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Funding constrained: Missoula’s transportation plan to parcel out $181M over 30 years

With efforts afoot in the Legislature to remove some discretionary tools, including the local option gas tax, funding the city’s transportation network could become more difficult, placing infrastructure at risk of further deterioration while slowing the city’s economic growth. (Martin Kidston/Missoula Current)

Without a large infusion of state or federal dollars, Missoula’s Long Range Transportation Plan will parcel out smaller projects over the next 30 years in an effort to stretch $181 million in discretionary funding.

With efforts afoot in the Legislature to remove some discretionary tools, including the local option gas tax, funding the city’s transportation network could become more difficult, placing infrastructure at risk of further deterioration while slowing the city’s economic growth.

“It’s why we’re focused on more efficiency, better connectivity, and trying to increase transit and multi-model travel,” said Aaron Wilson, the city’s transportation planner. “You can absorb a lot more growth and capacity on our existing transportation system that way, and be more efficient without committing all our funding over the next 30 years to just one or two projects.”

As it stands, most of the city’s funding from the Surface Transportation Program is already committed to widening Russell Street. That leaves the city only a handful of other discretionary sources to address maintenance, make new transportation connections, or enhance existing connections.

Planners have included a number of those goals in the city’s new Long Range Transportation Plan. It’s required by law and will guide the city’s transportation investments over the next three decades, including $181 million in discretionary funding.

“What we hope we’ve achieved (in the plan) is building out a multi-modal system that works for people traveling by all modes, and really focuses on those connections across the region while advancing some of the most important regional projects,” said Jennifer Weigland.

A number of projects didn’t make the list in the new transportation plan, including a new I-90 interchange at Russell Street, widening Mullan Road or building a downtown pedestrian bridge over the Clark Fork River at the Riverfront Triangle.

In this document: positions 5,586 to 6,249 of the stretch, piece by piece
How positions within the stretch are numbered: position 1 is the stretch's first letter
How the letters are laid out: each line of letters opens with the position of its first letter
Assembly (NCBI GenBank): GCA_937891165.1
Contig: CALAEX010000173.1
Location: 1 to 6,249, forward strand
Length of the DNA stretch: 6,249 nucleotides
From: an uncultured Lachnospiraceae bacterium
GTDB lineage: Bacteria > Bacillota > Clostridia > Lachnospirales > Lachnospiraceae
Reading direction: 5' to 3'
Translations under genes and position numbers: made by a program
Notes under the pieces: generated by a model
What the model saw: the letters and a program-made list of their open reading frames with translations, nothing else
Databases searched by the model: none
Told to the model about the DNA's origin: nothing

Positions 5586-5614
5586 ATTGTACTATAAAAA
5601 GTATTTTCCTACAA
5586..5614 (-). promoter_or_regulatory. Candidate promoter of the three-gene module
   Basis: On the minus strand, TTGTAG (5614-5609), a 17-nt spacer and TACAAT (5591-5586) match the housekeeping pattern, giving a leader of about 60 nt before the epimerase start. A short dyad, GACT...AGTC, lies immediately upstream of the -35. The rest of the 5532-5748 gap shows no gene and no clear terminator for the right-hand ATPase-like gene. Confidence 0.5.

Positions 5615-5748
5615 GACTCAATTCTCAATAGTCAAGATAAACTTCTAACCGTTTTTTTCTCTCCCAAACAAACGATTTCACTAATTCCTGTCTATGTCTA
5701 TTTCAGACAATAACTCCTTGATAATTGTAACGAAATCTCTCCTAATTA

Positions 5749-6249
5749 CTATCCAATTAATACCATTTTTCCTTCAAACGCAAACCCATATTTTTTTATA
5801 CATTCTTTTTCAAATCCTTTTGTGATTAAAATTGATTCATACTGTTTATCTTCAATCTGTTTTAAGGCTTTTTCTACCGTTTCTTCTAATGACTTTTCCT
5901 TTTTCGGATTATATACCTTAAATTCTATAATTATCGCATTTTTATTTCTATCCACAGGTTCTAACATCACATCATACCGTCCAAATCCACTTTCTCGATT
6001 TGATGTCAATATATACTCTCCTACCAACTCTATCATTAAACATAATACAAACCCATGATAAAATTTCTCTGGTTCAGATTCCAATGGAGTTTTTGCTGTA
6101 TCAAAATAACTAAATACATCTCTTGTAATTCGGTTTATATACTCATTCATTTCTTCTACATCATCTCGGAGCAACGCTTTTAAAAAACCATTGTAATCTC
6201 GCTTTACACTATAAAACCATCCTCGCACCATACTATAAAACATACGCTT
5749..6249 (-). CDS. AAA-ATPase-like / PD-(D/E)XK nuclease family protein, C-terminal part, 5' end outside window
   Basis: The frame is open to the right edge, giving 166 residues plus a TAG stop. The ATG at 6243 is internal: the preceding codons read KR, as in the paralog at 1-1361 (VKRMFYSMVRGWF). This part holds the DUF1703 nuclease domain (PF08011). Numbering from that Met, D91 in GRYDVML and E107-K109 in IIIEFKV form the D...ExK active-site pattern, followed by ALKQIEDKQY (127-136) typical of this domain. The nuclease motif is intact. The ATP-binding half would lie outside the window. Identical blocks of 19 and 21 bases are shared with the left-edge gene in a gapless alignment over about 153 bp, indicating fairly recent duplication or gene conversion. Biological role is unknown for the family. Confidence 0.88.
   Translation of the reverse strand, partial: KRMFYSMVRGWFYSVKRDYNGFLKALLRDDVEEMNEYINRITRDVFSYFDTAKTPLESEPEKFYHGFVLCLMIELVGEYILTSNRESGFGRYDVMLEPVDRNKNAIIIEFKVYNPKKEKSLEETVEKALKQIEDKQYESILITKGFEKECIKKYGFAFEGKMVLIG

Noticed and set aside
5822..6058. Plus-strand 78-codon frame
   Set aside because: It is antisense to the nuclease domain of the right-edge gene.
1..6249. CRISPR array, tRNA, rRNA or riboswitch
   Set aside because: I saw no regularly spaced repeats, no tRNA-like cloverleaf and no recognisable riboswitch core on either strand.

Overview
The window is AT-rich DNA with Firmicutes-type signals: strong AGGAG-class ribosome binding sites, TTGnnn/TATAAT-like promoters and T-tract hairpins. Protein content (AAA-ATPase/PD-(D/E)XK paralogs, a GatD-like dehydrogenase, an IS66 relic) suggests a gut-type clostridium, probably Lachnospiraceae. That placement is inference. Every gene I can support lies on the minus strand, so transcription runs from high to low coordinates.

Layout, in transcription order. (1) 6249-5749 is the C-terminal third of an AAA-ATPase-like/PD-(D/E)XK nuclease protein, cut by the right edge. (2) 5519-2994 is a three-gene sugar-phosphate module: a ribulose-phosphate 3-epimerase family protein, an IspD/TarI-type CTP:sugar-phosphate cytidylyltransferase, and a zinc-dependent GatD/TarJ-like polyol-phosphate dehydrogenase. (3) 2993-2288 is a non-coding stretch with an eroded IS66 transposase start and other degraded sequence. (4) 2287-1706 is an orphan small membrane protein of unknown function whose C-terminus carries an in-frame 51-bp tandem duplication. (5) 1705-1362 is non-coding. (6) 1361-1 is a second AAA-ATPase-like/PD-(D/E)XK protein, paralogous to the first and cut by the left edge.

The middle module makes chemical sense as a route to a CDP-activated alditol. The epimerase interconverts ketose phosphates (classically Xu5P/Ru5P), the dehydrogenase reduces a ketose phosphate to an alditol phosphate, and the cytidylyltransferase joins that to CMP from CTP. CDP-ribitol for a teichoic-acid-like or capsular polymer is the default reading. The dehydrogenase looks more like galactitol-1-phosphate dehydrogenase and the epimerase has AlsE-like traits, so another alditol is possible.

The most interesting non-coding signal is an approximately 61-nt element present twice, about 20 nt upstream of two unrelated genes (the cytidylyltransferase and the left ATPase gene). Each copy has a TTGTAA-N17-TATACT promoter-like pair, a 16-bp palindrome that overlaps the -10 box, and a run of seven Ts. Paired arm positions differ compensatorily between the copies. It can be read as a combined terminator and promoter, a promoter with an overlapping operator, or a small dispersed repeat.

While the projects are worthy, transportation planners said they would consume too much funding given what’s available over the next 30 years.

“We’re working with a pretty constrained amount of money when you think about this plan going out over 30 years,” Weigland said.

The new transportation plan estimates Missoula receiving around $1.3 billion over the next three decades – funding that represents all sources. About 50% of that will come from federal sources, which generally goes to state or federal highways maintained by the Montana Department of Transportation.

The other 50% will likely come from local funding sources, including the Mountain Line mill levy, impact fees and gas taxes. Of that amount, around 26% is earmarked for maintenance, 32% for transit and 41% for capital improvements.

“We have some decisions around how we’re investing those capital improvement dollars,” said Wilson. “There’s been a shift over the last several decades on where that funding is coming from.”

Without a large infrastructure investment by the state or federal government, Wilson said local municipalities will continue taking on a larger piece of the transportation puzzle – funding that is hard to find.

That recipe has forced some U.S. cities to explore alternative funding sources, such as road user fees, redirecting parking revenue to other needs, or adopting a local option gas tax.

The local option gas tax was authorized by the Montana Legislature in 1979 and capped at 2 cents per gallon to give local jurisdictions a way to address rising infrastructure costs. Missoula voters approved the tax last year, though one Kalispell legislator now wants to repeal it.

“Gas taxes in general are a big chunk of our funding,” Wilson said. “It’s likely to be a dwindling funding source moving forward. But there’s a lot of innovative work going on out there in looking for replacements to a gas tax.”

Without new funding sources for infrastructure and transportation, projects will become harder to fund, Wilson said. The city’s $181 million in discretionary funding over the next 30 years will have to stretch, which is why planners don’t want to allocate the funding to just one or two projects.

“Something like the Russell Street expansion is an $80 to $100 million project. That could be 50% of our funding over 30 years,” Wilson said. “We could do one or two of those projects and that’s if we invested all our funding in them. It’s not really an option without some big infusion of federal dollars to do capacity expansion, where you’re widening roads.”

Members of the Missoula City Council agreed that funding is constrained, and said local municipalities in Montana need to be able to generate funds locally, and have some local control over how their share of transportation funding is spent.

“It’s also a good illustration of how we can’t fully rely on federal funds to meet even a majority of our funding needs,” said council member Jordan Hess. “It should make us concerned about the future state of our infrastructure if we don’t have diversity of funding sources, and don’t have the ability to leverage funding sources at the local level.”